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Ensuring an accessible and sustainable continuum of care requires more than excellence in service delivery. Community-based mental health organizations have been “doing more with less” for too long; it’s unsustainable, and our clients deserve better.

Advocacy is one of four pillars in Guild’s most recent strategic plan—meaning it’s among the highest priorities for our organization. We’re committed to being vocal advocates for legislative, regulatory, and societal changes that will benefit our clients and improve our ability to do our work. 

Our Current Priorities 


Overview: Increase our ability to respond to our rapidly changing workforce and shortage of mental health professionals.

Relevant Bills: HF1436 and SF1679 would increase loan forgiveness for mental health providers, create a mental health workforce center that would serve as a hub for building a pipeline from high school to work, and provide scholarships to cover some of the costs of licensure, including supervision.


Overview: 80% of Guild’s revenue is reimbursement from public health insurance. The rates are not sustainable, and some of the methodologies for determining rates year-over-year are flawed. 

Relevant Bills: HF1683 and SF1615 make key changes to the rate setting process for four of our service areas—ACT, Behavioral Health Home, Residential Treatment and Crisis Residential. The proposed change, allowing us to include “anticipated workforce costs” to our rate setting process, would help us to obtain sustainable rates.

HF346 and SF926 provide a temporary rate increase of 30% to mental health providers who provide outpatient services, allowing them to maintain services while waiting for the Medicaid systems rate changes which is expected in three years.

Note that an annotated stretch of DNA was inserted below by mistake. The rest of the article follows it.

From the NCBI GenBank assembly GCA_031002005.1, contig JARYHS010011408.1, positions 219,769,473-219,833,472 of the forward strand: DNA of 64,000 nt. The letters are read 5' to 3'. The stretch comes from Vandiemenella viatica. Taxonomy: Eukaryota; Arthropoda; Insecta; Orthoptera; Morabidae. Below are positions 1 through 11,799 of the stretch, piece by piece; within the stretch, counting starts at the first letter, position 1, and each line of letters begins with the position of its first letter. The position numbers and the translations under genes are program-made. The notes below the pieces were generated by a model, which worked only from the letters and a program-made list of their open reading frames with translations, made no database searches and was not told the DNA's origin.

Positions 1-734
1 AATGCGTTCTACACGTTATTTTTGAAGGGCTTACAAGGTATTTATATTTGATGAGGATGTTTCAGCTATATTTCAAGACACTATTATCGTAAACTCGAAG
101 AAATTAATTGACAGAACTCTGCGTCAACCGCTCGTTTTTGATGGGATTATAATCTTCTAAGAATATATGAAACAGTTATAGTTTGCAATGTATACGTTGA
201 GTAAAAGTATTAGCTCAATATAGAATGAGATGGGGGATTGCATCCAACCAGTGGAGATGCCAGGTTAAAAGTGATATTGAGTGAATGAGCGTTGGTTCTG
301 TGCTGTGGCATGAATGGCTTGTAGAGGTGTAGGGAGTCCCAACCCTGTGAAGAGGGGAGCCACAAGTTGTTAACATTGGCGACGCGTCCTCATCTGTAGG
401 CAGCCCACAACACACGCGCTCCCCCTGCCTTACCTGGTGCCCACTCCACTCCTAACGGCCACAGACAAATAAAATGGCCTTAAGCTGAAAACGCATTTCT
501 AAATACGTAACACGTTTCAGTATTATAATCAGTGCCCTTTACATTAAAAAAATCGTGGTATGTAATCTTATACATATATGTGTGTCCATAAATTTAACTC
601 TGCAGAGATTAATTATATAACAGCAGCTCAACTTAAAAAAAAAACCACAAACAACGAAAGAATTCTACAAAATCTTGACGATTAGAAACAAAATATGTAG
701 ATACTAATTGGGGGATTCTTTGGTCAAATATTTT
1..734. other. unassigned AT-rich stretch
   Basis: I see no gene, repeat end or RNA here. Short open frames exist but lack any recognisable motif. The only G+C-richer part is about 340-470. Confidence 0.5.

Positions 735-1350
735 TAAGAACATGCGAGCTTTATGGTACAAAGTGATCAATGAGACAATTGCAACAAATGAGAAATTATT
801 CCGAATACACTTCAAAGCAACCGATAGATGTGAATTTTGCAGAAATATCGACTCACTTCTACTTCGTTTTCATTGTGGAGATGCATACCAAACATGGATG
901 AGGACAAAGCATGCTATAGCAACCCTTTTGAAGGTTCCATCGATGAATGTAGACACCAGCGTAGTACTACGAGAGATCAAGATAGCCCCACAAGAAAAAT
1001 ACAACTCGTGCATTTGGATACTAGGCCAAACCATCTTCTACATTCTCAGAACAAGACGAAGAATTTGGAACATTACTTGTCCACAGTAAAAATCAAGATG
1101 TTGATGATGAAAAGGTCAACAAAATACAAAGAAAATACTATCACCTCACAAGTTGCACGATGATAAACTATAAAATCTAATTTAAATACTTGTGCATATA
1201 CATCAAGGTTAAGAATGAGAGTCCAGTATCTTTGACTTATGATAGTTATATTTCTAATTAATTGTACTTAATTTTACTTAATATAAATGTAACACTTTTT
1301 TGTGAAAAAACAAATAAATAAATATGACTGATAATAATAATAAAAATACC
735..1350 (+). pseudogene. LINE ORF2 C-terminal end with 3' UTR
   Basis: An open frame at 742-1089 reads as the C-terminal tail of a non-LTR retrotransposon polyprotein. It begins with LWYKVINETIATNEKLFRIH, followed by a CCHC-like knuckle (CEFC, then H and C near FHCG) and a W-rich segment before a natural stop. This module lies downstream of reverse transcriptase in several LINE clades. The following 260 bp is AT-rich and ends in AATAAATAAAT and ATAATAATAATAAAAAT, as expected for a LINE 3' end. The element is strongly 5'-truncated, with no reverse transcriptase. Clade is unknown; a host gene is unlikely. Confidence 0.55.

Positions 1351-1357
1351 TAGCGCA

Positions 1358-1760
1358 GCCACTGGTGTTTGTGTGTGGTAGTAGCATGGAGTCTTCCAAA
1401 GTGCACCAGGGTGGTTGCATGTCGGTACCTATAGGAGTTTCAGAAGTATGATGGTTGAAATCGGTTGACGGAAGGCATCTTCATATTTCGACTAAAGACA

Overview: We are lacking affordable housing across all income levels, which has led to serious housing insecurity and an ever-growing population of unhoused people in all areas of our state.

Relevant Bills: HF1696 and SF1603 expand a rental assistance program called “Bridges” that supports people who are coming out of residential treatment facilities. Also included is additional funding for a landlord risk fund, which reimburses landlords in cases of property damage.

Pathway Home Act: HF444 and SF388 allocate $150 million from the General Fund in fiscal year 2024 for emergency shelter facilities.

It would also appropriate $77.25 million in the 2024-25 biennium from the General Fund to the Department of Human Services for various homeless services:

  • $40 million for emergency services grants;
  • $25 million for Homeless Youth Act grants;
  • $9 million for transitional housing programs;
  • $2 million for Homeless Youth chosen family grants; and
  • $1.25 million for a homeless management information system.

Heading Home Ramsey: HF 1686 and SF 2033. $75 million will fund five critical interventions for five years in Ramsey County:

  • Continued shelter options for single adults including expanded women’s shelter options. The need for women’s shelter space frequently exceeds supply.
  • 100-bed shelter for families and additional support for families. This model, established during the pandemic, has produced significantly improved outcomes for families, moving them into housing more quickly.